Luciana Pattin is a YESOD Kaplan Fellow, Coordinator of International programmes and Fundraising for the Jewish School of Madrid, a Morah of Talmud Torah in Bet El, the Masorti Community of Madrid, and co-leads services as a Chazanit.
As an Argentinian living in Spain Luciana clearly found a place for herself within the Jewish community, but she also wanted to create a vibrant life around her that reflected the things that she wanted and needed. She realized that if she was craving a certain type of Jewish setting that she probably wasn’t alone and that was where the Havdalah Family Project came into being!
The project is a new format aimed at young adults with small children, interfaith families and also people who do not relate to any institutional community or religious context. Many of them experience their first Havdalah ever! Her poignant interview and the fun video provided give you a glimpse into an exciting program in Madrid!
Q. What was your key takeaway from the Program?
A. How everyone was so grateful for the experience and the events… I have confirmed the relevance and high added value of creating opportunities like this one for people and families. Through this initiative I found, another entertaining, exciting and significant way of living Judaism. I’ve seen real examples of how we can learn together with (and from) our kids and other families (from diverse background and cultural origins).
Q. What lead you to apply for a micro grant?
A. I wanted to present to the community an option to participate in an open event, with a high quality and complete activity where cost wouldn’t be a barrier to participation. I wanted the event to cover all the dimensions: spiritual (meaning, tradition, Shabbat), social (relation, communication, diversity), physical (food and beverage), and intellectual (learn from self and others). To achieve that, I certainly thought the investment would be needed (materials, handouts, decoration, food, music…). Junction offered the opportunity of an independent initiative, not attached to any “formal” community and that allowed anyone to feel closer to the program and that this was for them. I had the autonomy and freedom of choice, from the strategic to the most operative issue. Junction’s logo also offers a high standard and European visibility (not just a local initiative).
Q. What surprised you about the planning process?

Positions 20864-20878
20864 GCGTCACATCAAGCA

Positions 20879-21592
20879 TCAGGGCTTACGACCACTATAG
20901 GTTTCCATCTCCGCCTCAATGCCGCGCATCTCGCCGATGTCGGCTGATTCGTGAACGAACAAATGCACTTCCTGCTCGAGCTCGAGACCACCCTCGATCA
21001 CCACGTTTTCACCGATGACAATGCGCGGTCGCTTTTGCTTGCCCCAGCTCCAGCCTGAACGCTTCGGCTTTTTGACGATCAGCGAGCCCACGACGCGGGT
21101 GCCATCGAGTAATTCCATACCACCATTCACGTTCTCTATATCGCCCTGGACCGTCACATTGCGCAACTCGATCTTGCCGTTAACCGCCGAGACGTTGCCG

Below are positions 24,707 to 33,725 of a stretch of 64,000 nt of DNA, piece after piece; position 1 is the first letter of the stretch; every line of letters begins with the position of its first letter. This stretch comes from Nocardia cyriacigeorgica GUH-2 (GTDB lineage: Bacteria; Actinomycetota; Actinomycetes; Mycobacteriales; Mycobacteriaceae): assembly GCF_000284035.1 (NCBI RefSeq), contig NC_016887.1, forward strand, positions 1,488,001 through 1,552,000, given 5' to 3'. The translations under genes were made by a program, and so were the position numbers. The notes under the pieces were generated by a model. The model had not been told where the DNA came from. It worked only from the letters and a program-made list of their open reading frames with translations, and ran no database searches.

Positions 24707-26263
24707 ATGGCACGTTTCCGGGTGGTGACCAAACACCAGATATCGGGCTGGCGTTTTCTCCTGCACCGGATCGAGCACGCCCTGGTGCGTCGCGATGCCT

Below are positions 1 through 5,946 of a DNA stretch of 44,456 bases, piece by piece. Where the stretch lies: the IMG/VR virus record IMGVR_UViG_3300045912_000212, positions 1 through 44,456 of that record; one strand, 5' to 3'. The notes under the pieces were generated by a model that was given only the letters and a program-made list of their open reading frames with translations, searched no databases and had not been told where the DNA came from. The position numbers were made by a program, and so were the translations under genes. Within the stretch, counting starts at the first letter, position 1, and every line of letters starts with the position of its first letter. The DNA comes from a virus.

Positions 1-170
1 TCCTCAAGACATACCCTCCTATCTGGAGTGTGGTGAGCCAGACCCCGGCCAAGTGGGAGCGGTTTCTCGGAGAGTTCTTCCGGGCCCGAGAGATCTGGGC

A. I was surprised by how families (and mainly volunteers) welcomed the project. Many wanted to contribute, to know how they could help, to know what’s next.
I felt a great sense of responsibility during this project. I am very grateful to the Jewish Community of Madrid for opening their doors to host the events. The proposal itself was quite disruptive in comparison to what the local community is used to having.
Q. What was your Jewish involvement in the past?
A. I’ve been continuously involved in the Jewish community since I started working as a Madricha in “Club Náutico Hacoaj” at the age of 16. This was back in Buenos Aires, Argentina. There, I was the coordinator of Social Programmes in Hillel Foundation, and also the founder of the theatre company for Jewish youngsters. Here in Spain, I was a member of the Board of the Jewish Masorti Community of Valencia, where I simultaneously developed my passion for Chazanut and collaborated with the community as a lay leader. In general, I have developed various cultural and social volunteering programmes in organizations and institutions.
Q. What excites you about the Jewish future?
A. These past few years participating in various Congresses and events in Europe have opened my eyes and heart to brilliant projects and ideas coming from the most diverse backgrounds. So many young Jews are willing to develop new projects, to foster change and transform their communities… I think we are all pursuing a higher end in mind: a Judaism joyfully open to diversity. Our Tradition and Culture is vast and rich, we have much to learn and we need to find new ways to approach, experience, strengthen, share and transmit it.
Q. What should people know about the Madrid Jewish Community?
A. Our Jewish Community is very strong, with a vigorous Sephardic identity which I admire. We are witnesses (and actors) of winds of change created by the diverse inflow of immigrants who are choosing Madrid as their new home: I do think that the current challenge is to learn how to make the most and the best of this multi-cultural context, finding the balance between tradition and innovation. The community is raising awareness of their opportunities and what they can offer to Europe and the world.
Q. What’s next for you?
A. I want to re-boost my project: “Havdalah Family Project”, reaching other communities in Spain and Europe. I want to keep developing initiatives of this caliber, through live, joyful and experiential Judaism. I’d love to continue preparing myself as a Jewish leader and educator.
Junction micro grants are awarded to innovative, engaging young adult community projects and can range from $1000 to $5000.
If you have a new program idea such as a celebration of a Jewish holiday or a Jewish social event and want to make it happen, find out more here!